Why did the Germany navy stick to dual-turrets for the Bismarck-class?

Discussions on all (non-biographical) aspects of the Kriegsmarine except those dealing with the U-Boat forces.
User avatar
Pips
Member
Posts: 1226
Joined: 26 Jun 2005 08:44
Location: Canberra, ACT, Australia

Re: Why did the Germany navy stick to dual-turrets for the Bismarck-class?

Post by Pips » 14 Jun 2017 00:36

Terry Duncan wrote: They also thought the most likely engagement she would fight would be at close or medium ranges under North Sea conditions, for which she is a very good design indeed. For longer ranges, the design wastes a lot of weight, and whilst difficult to sink, is relatively easy to disable.
That is a fascinating comment Terry. Would really appreciate it if you could expand on it. Why (at close/medium) ranges was the Bismarck design so good? And at longer ranges less so?

I always thought the goal of a battleship gun battle to keep it at long range, so that plunging fire could cause the most penetration.

User avatar
Terry Duncan
Forum Staff
Posts: 6059
Joined: 13 Jun 2008 22:54
Location: Kent

Re: Why did the Germany navy stick to dual-turrets for the Bismarck-class?

Post by Terry Duncan » 14 Jun 2017 13:21

Pips wrote:
Terry Duncan wrote: They also thought the most likely engagement she would fight would be at close or medium ranges under North Sea conditions, for which she is a very good design indeed. For longer ranges, the design wastes a lot of weight, and whilst difficult to sink, is relatively easy to disable.
That is a fascinating comment Terry. Would really appreciate it if you could expand on it. Why (at close/medium) ranges was the Bismarck design so good? And at longer ranges less so?

I always thought the goal of a battleship gun battle to keep it at long range, so that plunging fire could cause the most penetration.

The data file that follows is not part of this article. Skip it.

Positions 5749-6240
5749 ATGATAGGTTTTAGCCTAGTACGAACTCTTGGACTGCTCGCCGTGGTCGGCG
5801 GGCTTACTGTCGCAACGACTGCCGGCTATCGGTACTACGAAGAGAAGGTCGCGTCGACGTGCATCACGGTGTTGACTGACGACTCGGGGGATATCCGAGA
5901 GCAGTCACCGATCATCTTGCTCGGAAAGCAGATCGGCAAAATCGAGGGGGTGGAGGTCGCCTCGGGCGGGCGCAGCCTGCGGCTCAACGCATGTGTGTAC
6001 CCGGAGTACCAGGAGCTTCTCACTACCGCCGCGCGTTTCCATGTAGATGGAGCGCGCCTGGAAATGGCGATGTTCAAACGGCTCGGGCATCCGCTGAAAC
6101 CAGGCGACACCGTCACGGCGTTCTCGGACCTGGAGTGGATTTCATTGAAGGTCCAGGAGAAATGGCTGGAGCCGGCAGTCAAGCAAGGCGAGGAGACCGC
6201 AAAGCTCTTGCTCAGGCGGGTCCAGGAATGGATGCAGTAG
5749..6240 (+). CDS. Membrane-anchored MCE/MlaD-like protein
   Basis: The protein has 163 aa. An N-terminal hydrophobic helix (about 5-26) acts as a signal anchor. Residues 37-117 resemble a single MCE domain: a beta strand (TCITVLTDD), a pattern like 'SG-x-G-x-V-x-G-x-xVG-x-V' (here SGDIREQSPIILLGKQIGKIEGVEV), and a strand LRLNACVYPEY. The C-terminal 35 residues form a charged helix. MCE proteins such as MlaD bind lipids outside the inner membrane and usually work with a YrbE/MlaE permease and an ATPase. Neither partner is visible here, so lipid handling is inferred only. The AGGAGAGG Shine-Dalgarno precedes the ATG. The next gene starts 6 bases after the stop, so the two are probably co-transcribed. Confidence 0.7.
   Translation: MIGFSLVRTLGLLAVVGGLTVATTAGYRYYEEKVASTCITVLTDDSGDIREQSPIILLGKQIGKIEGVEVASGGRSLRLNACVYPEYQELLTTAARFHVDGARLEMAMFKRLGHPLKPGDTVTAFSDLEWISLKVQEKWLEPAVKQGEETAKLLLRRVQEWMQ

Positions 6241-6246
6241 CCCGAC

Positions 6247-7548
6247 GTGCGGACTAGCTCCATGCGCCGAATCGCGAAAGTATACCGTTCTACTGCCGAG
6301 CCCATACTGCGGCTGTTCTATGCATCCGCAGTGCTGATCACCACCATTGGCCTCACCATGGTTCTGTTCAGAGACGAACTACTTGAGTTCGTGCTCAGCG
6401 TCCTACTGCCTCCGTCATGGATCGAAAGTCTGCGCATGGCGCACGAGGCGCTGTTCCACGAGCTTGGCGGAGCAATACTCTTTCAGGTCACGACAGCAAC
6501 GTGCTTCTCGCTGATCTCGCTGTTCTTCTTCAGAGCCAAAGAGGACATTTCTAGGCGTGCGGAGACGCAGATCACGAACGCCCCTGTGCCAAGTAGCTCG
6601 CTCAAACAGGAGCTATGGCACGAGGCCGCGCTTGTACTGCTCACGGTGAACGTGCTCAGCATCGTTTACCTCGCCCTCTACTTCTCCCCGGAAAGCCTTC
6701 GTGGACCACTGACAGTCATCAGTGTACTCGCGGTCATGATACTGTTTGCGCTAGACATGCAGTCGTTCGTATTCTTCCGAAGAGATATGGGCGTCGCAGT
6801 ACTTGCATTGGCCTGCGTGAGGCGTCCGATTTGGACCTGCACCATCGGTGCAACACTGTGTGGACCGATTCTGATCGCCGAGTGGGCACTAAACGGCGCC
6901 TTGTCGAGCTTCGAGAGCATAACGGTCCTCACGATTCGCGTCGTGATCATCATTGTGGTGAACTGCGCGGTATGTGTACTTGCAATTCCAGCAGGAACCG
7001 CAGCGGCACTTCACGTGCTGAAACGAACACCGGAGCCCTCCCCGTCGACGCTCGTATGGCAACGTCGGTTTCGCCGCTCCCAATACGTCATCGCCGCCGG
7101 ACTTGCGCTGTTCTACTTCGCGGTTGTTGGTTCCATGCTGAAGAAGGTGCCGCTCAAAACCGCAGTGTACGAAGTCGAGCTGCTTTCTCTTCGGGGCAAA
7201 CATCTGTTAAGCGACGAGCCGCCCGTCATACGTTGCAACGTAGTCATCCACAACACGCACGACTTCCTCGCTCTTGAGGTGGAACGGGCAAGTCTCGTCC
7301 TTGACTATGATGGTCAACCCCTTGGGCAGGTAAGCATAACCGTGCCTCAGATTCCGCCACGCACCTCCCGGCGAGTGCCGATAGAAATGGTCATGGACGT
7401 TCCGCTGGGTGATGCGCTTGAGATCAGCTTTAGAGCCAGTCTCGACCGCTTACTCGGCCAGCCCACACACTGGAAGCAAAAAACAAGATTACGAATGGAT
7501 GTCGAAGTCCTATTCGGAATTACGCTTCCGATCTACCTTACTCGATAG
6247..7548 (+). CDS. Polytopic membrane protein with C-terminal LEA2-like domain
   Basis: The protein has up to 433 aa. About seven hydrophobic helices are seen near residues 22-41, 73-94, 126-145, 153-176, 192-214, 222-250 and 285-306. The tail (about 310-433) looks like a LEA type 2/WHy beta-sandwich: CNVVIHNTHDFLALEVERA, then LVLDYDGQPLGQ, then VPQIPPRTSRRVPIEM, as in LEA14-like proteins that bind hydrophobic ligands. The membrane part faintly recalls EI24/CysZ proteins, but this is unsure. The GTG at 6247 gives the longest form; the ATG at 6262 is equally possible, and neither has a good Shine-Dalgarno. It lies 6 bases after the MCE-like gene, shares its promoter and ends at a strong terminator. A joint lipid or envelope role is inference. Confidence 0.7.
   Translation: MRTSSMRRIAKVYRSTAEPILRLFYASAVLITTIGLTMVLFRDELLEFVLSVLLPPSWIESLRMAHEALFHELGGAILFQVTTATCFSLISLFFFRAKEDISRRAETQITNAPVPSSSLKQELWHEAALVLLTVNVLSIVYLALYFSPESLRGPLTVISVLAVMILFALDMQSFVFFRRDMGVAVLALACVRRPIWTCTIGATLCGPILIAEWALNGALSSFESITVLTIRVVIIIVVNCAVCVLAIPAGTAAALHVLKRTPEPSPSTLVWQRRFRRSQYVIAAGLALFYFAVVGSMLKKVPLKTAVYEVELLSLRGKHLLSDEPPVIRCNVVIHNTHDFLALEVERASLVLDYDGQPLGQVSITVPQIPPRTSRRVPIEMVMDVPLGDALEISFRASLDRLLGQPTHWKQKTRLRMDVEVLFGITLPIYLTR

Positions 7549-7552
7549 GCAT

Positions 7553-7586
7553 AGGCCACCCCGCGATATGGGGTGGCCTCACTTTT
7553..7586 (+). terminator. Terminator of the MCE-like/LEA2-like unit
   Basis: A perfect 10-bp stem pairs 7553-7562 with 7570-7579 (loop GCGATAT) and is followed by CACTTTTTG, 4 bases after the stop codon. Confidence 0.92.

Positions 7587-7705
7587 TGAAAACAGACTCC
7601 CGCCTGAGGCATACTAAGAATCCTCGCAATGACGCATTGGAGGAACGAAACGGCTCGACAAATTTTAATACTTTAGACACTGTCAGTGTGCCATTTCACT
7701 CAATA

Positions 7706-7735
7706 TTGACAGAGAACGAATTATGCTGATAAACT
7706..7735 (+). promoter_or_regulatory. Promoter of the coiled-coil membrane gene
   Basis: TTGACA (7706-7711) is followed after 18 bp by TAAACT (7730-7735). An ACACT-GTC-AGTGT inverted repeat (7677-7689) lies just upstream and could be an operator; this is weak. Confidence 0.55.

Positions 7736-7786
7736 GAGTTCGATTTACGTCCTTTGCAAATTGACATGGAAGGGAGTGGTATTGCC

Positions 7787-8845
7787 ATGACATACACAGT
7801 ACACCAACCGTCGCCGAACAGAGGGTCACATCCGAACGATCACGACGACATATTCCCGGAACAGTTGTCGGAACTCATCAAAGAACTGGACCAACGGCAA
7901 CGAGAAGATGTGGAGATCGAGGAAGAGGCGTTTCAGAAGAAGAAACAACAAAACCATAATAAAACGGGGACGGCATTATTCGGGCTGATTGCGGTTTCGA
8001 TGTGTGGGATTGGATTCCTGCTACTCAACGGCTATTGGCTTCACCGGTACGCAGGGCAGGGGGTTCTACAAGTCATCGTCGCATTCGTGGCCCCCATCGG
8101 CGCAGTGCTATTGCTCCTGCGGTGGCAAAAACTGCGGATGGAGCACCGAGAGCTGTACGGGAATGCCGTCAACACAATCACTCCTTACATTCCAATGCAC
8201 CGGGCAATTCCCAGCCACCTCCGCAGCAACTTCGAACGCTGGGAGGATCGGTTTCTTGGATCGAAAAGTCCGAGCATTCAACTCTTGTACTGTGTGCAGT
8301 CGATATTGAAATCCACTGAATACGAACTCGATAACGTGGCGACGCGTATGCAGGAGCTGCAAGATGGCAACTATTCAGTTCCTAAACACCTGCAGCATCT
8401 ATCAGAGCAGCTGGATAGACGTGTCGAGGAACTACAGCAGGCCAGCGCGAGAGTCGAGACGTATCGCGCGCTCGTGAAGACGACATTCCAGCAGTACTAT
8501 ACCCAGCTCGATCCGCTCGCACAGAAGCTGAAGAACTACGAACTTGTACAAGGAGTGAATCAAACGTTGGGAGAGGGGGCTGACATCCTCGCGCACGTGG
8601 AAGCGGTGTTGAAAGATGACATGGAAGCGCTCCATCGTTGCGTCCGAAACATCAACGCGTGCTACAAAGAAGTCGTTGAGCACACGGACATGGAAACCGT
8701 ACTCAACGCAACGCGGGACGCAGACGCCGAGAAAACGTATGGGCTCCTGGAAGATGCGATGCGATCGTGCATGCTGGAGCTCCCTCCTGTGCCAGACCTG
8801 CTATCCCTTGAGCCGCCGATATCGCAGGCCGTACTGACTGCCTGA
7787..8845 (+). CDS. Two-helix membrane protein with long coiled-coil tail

Hi. No problem at all to expand on what I said. Bismarck was designed with engagements in the North Sea in mind like the WWI dreadnoughts where, due to the pollution and weather conditions, a visibility of much over 20,000 - 24,000 yards is seldom experienced, with average visibility distances in WWI being quoted at between 8,000 - 12,000 and 12,000 - 16000 yards. This means the angle a shell strikes the armour at is close to the perpendicular for verticle armour, depending on the ranges and shell velocity, but with the ranges quoted the shell will likely hit belt armour at 75 - 85 degrees, which makes for good penetration, whilst the same shell striking the deck with strike at 5 - 15 degrees and the armour will simply bounce the shell harmlessly away over or through the superstructure, which is really what happened to most deck hits at Jutland where the BC's had deck armour within 0.5" of that carried by the dreadnoughts, rather than the myth of 'thin deck armour' which as an excuse for not wanting to make public the removal of fire prevention equipment.

With that in mind, Bismarck carried the armour deck relatively low in the hull, at about the waterline level where it would also gain protection from the water as well as making it very difficult to hit with shells penetrating the belt. In turn, this allowed the belt to be thinned above the main deck thus saving weight. To give greater protection to the deck, it took the form that is known as a 'turtle back' where the centre section is horizontal, but then the edges sloped down at an angle to where will meet the belt armour. This in turn meant a shell penetrating the main belt would then strike the inclined deck armour behind it at something 70 degrees, and be unable to penetrate it even if the shell had survived penetrating the belt armour intact. This page has some good depictions of the Bismarck armour belt and deck layout.

http://www.kbismarck.com/proteccioni.html

The following shows how Bismarck compares to King George V;

https://s-media-cache-ak0.pinimg.com/or ... 3596ad.jpg

As you can see, the armour deck in KGV is carried higher up and as a single thickness. This is important as a single thickness is much better than several thinner plates that add up to the same total thickness, because the thiner plates each lose up to 30% of their strength, meaning a 3" plate behind another 3" plate will have a relative resistance of about 4" or so (with some differences due to the armour manufacture etc), so inferior to a single 6" plate.